NFL free agency always brings its fair share of hope for downtrodden teams. Big name players move to new teams and expectations are heightened for greatness in the coming season.
The most recent cautionary tale is from the Philadelphia Eagles, who made a huge splash in free agency last year, but ended up with little to show for it once the season began.
Which signings during this free agency period will cause consternation and buyer's remorse after the fact this year?
Pierre Garcon certainly has the speed and strength to make big plays. He showed in 2011 that he could be successful even when Peyton Manning wasn't throwing him the football. But there are some troubling signs in his game that may indicate that he will be yet another free agent bust for the Redskins.
Although the 'Skins aren't on the hook for as much money as they were with Albert Haynesworth, Garcon's contract (five years for $42.5 million with $21.5 million guaranteed) is certainly big enough to provoke Daniel Snyder into remorse after his new receiver doesn't live up to expectations.
Garcon's biggest problem is his inconsistency. His catch rate only averaged 53 percent over the past three years. He'll often make circus catches on difficult throws and then inexplicably muff the easy ones. He has 13.6 yards per catch on average over the past three years, which is not incredible.
With these weaknesses, Garcon will not be the kind of No. 1-style receiver that the Redskins crave. He was effective in the Colts' high-powered, pass-heavy offense, but when he's asked to do more with the Redskins, it is doubtful that he'll step up to the challenge.
The St. Louis Rams needed a cornerback like nerds need Star Trek conventions. They were desperate for help in their secondary, and so they overpaid for Finnegan.
Finnegan's five-year, $50 million deal includes $26.5 million in guaranteed cash. This type of money is typically given to proven Pro Bowlers. Finnegan has only been a Pro Bowler once, and that was in 2008.
In addition, he's a shorter player at 5'9", and it seems likely that injuries could catch up to him as he enters the latter stages of his career.
The Rams needed help at corner, but they may have been smarter to try to build that position through the draft.
The former Minnesota Vikings guard Steve Hutchinson signed a three-year deal with the Tennessee Titans with $6 million in guaranteed money.
According to ESPN's John Clayton, the Titans signed Hutchinson to sweeten the pot in an effort to lure Peyton Manning to Nashville.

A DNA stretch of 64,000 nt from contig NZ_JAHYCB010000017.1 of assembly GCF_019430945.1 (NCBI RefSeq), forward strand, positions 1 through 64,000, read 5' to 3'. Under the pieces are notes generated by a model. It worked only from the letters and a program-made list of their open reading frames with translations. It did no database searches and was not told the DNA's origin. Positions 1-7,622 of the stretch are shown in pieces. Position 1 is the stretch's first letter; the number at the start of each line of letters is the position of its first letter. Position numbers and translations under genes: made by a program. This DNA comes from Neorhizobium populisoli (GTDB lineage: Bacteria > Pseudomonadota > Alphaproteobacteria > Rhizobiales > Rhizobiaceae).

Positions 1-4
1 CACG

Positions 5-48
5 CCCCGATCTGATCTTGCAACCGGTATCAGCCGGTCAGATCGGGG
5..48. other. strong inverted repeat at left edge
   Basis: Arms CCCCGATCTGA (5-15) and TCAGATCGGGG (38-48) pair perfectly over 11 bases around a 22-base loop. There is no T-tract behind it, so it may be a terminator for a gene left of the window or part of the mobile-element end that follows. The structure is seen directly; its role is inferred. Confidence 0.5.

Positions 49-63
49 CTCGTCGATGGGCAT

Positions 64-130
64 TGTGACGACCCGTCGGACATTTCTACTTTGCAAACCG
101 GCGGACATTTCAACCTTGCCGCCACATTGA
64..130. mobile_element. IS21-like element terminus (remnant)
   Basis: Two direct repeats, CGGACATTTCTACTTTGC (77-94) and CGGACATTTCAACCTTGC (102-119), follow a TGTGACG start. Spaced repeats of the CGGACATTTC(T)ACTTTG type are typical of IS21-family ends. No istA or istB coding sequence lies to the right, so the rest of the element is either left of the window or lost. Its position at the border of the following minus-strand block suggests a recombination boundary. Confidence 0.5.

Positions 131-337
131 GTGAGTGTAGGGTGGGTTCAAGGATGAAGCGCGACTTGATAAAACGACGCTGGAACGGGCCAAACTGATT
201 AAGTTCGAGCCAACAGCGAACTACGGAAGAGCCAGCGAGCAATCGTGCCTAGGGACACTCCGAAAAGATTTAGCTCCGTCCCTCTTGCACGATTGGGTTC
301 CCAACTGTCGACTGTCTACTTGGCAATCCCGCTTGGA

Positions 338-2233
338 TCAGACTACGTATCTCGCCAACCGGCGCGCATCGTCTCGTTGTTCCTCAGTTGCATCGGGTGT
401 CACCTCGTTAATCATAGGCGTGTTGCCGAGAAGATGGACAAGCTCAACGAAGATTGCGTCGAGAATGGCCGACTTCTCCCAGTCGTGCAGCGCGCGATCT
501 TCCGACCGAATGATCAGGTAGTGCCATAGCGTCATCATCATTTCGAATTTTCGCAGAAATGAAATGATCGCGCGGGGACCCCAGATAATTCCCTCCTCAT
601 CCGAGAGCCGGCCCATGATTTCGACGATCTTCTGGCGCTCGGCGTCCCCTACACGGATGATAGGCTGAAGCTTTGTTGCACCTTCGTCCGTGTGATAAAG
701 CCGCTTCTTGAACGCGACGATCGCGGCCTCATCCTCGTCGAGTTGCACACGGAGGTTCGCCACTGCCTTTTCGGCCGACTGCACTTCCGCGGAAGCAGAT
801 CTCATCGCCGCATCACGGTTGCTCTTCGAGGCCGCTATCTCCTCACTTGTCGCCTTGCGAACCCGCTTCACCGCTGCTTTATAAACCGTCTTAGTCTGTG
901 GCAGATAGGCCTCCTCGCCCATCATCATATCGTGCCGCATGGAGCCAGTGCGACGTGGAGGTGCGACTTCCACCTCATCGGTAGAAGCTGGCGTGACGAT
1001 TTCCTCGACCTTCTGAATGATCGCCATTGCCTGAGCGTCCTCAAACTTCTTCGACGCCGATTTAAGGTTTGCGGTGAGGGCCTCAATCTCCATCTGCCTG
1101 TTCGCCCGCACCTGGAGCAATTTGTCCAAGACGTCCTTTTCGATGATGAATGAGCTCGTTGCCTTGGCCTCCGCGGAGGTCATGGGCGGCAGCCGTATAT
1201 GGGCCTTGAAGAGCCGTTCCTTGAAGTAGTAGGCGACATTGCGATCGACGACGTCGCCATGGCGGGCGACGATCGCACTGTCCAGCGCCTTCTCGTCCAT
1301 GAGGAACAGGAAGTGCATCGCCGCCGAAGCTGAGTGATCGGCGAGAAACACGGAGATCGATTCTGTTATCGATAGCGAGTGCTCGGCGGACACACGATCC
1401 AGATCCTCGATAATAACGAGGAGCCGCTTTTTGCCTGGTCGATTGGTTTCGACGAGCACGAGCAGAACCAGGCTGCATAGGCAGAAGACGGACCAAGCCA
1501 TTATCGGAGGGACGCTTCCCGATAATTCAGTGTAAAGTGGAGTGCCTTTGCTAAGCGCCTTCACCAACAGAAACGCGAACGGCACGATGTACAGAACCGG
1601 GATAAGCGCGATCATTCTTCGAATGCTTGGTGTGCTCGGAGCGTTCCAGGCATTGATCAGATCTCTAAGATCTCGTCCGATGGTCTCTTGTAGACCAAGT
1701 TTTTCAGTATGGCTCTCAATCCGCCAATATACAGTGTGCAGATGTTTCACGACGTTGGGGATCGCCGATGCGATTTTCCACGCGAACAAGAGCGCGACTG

Of course, we now know that Manning is headed to the Denver Broncos and that the Titans lost out on landing the star quarterback. As such, the Hutchinson signing already looks like a bad deal.
Hutchinson is 35 and is coming off a down season. While he was highly effective for the majority of his career, it seems likely that he's just one mediocre year removed from retirement. It's not a good idea to sign these types of aging players to fat contracts. The Titans will be sorry that they did.
Tight end Kevin Boss has been jettisoned by both the New York Giants and the Oakland Raiders the past two years. There are certainly a few reasons why.
Although he is a big guy at 6'6" and 255 lbs., his routes are not very crisp and he doesn't block very well. He has been more and more ineffective since 2009, when he caught 42 passes for 567 yards.
As such, he doesn't qualify as a top-tier tight end and shouldn't have gotten a three-year, $9 million deal. While he'll help ease the load on Tony Moeaki, he won't provide the type of production that the Chiefs crave at the tight end position.
Safety Brandon Meriweather is not a good player. So it's incredibly puzzling as to why the Washington Redskins decided to give him $6 million in a two-year deal.
Perhaps they got worried that they wouldn't be able to fill LaRon Landry's vacated spot, but there are certainly better ways to get the job done in the secondary than with Meriweather.
He plays free safety and his over-commitment and lack of athleticism make him a huge liability. He routinely got burned both when he was with the Chicago Bears as well as when he broke into the league with the New England Patriots.
Meriweather will be yet another poor free agent signing for the Washington Redskins.
Although the Seattle Seahawks were wise not to sign Flynn to a massive deal, we just haven't seen enough from him to warrant his ascension to a starting quarterback role.
Many Flynn supporters point to the huge statistical game (480 passing yards and six touchdowns) that he put up against the Detroit Lions in Week 17 last year as reason enough to elevate him in the eyes of his suitors.
But it's reasonable to think that the already playoff-bound Lions weren't putting their all into the game. In addition, Seattle doesn't have the types of offense weapons that the Packers do. No Jordy Nelson, James Jones and Jermichael Finley will mean decreased production for Flynn.
Flynn hasn't had enough in-game experience to show that he can effectively lead a team over the course of a season. He'll end up much like Kevin Kolb with the Arizona Cardinals last year. He'll be disappointing for the Seahawks as his true colors as an effective backup, but an inadequate starter shine through.